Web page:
Youngkin calls for repeal of new limits on Va. college tuition program for military families

This article was reprinted with permission from Virginia Mercury

After attempting to rein in the skyrocketing costs of a state program that covers college expenses for some military families, Virginia leaders are discussing whether the move is proving so politically unpopular that they should return to Richmond to undo it.

Advocates for military families have called for a special General Assembly session to repeal the changes to eligibility rules for the Virginia Military Survivors & Dependents Education Program, which assists spouses and children of military members who were killed or severely disabled as a result of their service.

That’s an option under consideration by Gov. Glenn Youngkin and General Assembly leaders, but so far there doesn’t appear to be a consensus on whether the issue has caused a crisis worthy of immediate reversal.

In an exchange of letters Monday, Youngkin told Democratic legislators responsible for the state budget that they can either work with him on the particulars of a special session or he’ll call one himself.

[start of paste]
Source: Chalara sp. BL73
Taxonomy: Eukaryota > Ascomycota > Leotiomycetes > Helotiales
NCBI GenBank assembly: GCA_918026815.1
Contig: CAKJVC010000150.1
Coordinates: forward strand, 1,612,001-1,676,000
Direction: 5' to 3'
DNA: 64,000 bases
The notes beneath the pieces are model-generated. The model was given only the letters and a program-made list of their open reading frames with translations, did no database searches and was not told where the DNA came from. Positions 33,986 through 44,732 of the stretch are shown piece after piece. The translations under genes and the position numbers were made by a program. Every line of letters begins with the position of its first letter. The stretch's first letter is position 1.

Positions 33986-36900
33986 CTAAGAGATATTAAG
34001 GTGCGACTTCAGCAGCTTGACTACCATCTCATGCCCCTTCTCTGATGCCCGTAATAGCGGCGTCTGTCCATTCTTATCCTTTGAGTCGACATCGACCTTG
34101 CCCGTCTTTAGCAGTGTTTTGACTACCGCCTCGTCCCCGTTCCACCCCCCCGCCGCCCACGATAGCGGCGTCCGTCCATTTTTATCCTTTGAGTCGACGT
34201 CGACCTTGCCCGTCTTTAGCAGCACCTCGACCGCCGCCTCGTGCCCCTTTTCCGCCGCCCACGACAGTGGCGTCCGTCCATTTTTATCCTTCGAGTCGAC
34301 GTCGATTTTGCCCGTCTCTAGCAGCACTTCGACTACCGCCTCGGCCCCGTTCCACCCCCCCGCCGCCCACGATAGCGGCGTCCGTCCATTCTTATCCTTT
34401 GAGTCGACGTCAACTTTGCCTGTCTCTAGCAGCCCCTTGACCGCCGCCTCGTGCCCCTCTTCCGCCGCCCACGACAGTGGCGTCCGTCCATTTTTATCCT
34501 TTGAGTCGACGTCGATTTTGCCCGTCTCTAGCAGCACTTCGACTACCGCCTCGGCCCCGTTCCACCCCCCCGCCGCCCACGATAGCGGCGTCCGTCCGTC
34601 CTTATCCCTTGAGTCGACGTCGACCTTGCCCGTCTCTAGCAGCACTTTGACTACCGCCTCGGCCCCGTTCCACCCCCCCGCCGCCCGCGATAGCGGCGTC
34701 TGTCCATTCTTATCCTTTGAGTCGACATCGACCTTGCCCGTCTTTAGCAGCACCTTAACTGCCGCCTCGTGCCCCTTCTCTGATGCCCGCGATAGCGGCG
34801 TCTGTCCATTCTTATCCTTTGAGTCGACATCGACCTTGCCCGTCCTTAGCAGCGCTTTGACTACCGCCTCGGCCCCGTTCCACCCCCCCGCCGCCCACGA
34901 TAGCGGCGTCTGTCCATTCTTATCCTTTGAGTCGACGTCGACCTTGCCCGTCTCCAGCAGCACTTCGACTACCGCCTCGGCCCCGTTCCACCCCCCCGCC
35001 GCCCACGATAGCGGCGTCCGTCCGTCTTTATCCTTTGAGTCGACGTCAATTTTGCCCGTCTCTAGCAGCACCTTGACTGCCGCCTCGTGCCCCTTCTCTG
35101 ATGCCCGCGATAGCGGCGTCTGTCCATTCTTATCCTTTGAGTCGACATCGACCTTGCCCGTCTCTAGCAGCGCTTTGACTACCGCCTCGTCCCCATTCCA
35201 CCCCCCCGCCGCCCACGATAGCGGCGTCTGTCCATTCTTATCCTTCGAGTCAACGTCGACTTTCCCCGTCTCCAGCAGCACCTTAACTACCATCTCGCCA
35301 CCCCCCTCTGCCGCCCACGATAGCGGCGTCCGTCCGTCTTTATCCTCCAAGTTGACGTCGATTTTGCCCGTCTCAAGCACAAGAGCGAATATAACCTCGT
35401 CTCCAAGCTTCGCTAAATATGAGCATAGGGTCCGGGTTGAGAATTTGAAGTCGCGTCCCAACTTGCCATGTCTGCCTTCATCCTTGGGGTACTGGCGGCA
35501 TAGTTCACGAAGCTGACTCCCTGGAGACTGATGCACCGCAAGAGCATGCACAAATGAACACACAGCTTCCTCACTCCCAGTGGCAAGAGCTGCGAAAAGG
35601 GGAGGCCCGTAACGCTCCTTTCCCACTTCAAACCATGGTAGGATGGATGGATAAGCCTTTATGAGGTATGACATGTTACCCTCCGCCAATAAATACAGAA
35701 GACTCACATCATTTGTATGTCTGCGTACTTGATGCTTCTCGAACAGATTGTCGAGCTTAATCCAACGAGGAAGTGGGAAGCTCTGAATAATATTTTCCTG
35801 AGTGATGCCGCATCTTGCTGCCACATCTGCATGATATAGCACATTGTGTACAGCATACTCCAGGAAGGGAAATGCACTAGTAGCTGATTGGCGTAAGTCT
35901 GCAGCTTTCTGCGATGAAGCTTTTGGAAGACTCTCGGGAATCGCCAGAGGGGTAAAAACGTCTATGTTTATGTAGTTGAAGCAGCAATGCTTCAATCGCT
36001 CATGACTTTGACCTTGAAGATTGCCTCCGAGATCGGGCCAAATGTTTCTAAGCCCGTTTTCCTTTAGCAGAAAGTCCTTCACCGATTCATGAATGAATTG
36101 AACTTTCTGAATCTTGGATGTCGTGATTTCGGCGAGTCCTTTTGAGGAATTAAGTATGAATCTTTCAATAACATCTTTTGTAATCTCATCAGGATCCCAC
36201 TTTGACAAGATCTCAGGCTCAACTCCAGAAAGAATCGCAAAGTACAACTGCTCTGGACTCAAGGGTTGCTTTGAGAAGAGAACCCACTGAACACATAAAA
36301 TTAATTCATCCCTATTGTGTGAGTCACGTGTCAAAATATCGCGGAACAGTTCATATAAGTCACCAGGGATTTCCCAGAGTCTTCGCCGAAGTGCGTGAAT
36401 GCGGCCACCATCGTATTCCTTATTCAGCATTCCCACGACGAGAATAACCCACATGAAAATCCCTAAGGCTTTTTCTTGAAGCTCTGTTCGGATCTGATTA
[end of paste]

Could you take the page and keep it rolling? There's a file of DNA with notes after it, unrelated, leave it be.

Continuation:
“We can work together to repeal the adopted language within the current special session, or I will convene a concurrent special session,” Youngkin wrote to House Appropriations Chairman Luke Torian, D-Prince William, and Senate Finance and Appropriations Chair Louise Lucas, D-Portsmouth. “I look forward to continuing our productive conversations on this matter.”

Because the General Assembly is technically still in the special session convened earlier this year to finish the budget, legislative leaders can call the members back to the Capitol at any time. If Democratic leaders resist Youngkin’s push, the governor can call a new, overlapping special session.

Torian and Lucas had sent the governor their own letter earlier in the day indicating they felt the issue could wait until the 2025 General Assembly session because current program participants are covered by a “grandfather clause.”

“The grandfather clause effectively allows for current and new students for the coming summer or fall 2024 to be exempt from the reform measures,” Torian and Lucas wrote.

The Virginia Mercury obtained copies of both letters.

The Democratic lawmakers also pointed out that Youngkin has already convened a task force to study the issue and make “meaningful recommendations for consideration” next year.

The Youngkin administration has prepared draft legislation to repeal the VMSDEP changes, and the governor’s office said Youngkin is hoping to work with General Assembly leaders to have them pass it by June 30.

“Virginia military members, who have dedicated their lives to protecting our freedom, and their families will continue to be a top priority for the governor,” said Youngkin spokesman Christian Martinez. “He is committed to reversing the eligibility changes and allowing the task force, which includes Gold Star families, legislators, members of the military, veterans and institutions of higher education, to make a comprehensive recommendation on a sustainable path forward that can be considered in 2025.”